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Film review: It – on big screen, Stephen King’s demonic clown makes a striking impression

Featuring some of the best young actors around, film adaptation of first half of King’s story of tormented teenagers in small-town America is frequently scary, always absorbing and affectionately nostalgic

PUBLISHED : Thursday, 07 September, 2017, 2:59pm
UPDATED : Thursday, 07 September, 2017, 2:59pm

3.5/5 stars

Adapted from one of Stephen King’s most successful and popular horror stories, It follows a group of small-town teenagers tormented by a demonic clown. While he has “updated” the story from the 1950s to the ’80s, director Andy Muschietti (Mama) mostly avoids the current fad for fetishising that particular decade, instead creating palpable tension and genuine camaraderie among his young cast.

Bill (Jaeden Lieberher) discovers that his friends have all been experiencing similar visions, of a clown called Pennywise that lives in the sewers of Derry and feeds on their greatest fears. Suspecting “it” might be responsible for a spate of missing children cases, including that of Bill’s little brother, they vow to stop it once and for all.

It incorporates many of King’s favourite themes, including childhood trauma, supernatural horror and small-town Americana. Its characters are bullied and persecuted, both by peers and parents – attitudes manifested in the visions Pennywise uses to subdue and devour his victims. While some of the nuance in the novel’s 1,200 pages is inevitably lost in a two-hour film, Muschietti succeeds in creating a believable world, where adults exist only as peripheral authority figures or tormentors.

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The excellent cast features some of the best young talent around, including Lieberher (Midnight Special), Finn Wolfhard (Netflix’s Stranger Things) and Nicholas Hamilton ( Captain Fantastic ), as well as Sophia Lillis as the gang’s token girl. Bill Skarsgard, son of Stellan, plays the fiendishly despicable Pennywise.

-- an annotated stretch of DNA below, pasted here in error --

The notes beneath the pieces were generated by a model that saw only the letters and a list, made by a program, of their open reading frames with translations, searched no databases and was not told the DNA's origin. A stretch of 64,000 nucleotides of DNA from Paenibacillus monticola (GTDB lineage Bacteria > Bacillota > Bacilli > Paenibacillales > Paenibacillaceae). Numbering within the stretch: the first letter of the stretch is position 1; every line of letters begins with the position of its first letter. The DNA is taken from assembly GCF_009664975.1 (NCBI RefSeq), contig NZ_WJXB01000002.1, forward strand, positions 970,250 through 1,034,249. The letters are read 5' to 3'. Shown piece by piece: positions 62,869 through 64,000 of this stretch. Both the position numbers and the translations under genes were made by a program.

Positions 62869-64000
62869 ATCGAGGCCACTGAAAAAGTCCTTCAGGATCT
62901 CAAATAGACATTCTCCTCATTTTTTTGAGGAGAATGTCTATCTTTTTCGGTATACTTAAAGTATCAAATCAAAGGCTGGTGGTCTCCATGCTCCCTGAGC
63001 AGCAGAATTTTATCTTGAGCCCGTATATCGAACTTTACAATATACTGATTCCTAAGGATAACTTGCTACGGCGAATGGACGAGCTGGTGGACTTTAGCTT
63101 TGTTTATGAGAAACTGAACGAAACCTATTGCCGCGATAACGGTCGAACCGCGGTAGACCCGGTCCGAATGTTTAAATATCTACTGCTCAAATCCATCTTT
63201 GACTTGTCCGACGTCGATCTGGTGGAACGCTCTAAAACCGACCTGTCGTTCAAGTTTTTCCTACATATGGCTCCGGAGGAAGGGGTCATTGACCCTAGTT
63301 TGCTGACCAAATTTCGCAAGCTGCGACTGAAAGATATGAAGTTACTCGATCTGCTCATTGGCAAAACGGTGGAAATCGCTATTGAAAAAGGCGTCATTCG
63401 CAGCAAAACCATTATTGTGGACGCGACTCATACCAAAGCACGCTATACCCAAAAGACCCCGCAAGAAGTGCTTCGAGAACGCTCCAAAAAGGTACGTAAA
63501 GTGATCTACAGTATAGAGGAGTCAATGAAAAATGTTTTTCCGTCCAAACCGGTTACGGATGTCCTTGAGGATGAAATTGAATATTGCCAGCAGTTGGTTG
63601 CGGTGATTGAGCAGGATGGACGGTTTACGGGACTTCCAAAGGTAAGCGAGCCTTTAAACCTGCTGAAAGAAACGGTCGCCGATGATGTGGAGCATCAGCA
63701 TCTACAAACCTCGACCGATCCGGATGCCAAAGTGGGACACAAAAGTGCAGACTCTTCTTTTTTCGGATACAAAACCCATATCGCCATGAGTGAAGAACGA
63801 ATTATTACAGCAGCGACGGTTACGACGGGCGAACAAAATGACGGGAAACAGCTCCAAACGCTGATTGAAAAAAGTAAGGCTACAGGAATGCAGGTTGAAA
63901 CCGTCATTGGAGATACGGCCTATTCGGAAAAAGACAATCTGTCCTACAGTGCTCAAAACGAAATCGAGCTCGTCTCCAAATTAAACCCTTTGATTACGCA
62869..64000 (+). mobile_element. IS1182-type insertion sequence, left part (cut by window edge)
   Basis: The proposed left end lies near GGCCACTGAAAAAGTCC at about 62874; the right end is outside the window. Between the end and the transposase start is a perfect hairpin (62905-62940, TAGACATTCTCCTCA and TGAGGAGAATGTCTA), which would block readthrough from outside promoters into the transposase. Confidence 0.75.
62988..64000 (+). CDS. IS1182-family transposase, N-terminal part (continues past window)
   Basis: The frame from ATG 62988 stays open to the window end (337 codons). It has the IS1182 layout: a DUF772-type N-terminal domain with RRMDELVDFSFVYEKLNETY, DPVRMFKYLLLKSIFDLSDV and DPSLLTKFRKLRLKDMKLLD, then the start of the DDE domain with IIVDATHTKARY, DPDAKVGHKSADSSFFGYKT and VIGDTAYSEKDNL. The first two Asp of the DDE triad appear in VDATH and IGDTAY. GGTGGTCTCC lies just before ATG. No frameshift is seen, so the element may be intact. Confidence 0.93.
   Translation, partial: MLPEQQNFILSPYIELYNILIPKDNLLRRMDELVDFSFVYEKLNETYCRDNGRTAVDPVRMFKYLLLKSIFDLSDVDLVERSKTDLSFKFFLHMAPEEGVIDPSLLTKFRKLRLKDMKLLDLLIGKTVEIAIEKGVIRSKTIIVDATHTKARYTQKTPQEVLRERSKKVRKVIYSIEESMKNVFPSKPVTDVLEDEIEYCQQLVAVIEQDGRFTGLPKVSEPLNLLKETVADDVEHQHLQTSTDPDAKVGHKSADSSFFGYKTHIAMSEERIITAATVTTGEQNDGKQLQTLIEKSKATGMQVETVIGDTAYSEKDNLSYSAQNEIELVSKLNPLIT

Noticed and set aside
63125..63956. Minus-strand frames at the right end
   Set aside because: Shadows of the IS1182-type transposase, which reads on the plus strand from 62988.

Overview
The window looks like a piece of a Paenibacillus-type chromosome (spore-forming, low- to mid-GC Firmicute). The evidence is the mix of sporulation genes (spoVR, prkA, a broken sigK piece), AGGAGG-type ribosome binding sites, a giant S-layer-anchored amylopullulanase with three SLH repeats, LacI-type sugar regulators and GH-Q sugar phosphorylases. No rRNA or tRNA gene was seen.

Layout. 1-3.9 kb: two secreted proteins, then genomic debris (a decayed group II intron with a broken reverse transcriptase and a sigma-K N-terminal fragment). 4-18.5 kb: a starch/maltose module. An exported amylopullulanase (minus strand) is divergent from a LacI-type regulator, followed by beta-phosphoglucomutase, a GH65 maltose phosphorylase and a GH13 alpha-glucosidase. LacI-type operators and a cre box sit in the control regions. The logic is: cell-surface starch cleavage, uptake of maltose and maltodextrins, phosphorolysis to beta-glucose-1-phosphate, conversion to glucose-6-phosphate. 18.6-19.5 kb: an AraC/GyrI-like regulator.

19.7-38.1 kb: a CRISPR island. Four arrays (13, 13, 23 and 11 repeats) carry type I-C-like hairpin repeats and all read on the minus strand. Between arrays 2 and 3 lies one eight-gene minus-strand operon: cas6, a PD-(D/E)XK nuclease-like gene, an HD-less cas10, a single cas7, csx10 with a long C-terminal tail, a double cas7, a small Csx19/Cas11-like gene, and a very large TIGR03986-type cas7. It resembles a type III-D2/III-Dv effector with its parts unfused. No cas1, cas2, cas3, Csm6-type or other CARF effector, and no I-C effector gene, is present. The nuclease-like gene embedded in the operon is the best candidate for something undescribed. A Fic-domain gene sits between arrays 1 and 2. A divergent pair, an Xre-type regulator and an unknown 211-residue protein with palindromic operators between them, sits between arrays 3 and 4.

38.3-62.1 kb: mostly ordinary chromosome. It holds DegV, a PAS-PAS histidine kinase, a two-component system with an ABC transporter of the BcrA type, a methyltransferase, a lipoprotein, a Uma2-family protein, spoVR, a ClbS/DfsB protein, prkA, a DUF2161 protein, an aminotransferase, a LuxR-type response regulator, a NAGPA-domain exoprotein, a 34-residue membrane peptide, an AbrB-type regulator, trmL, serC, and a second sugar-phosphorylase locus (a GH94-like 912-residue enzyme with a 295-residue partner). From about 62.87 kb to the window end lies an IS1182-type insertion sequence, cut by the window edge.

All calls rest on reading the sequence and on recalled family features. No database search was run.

As in the hugely popular two-part 1990 TV movie version, Muschietti’s It divides King’s novel in half, focusing solely on the characters as 13-year-olds. A second film, set when the creature returns to Derry 27 years later, has been promised, but is yet to go into production. Coincidentally, the TV version of It debuted 27 years ago.

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Back in 1990, the second half failed to match the strength of the first, and it remains to be seen whether history will repeat itself – although, based on Muschietti’s solid work here, a follow-up film seems inevitable now. It is one of the best horror remakes in recent memory: the film is frequently scary (especially for coulrophobics) and always absorbing, with a measured yet affectionate nostalgia for the period.

It opens on September 7

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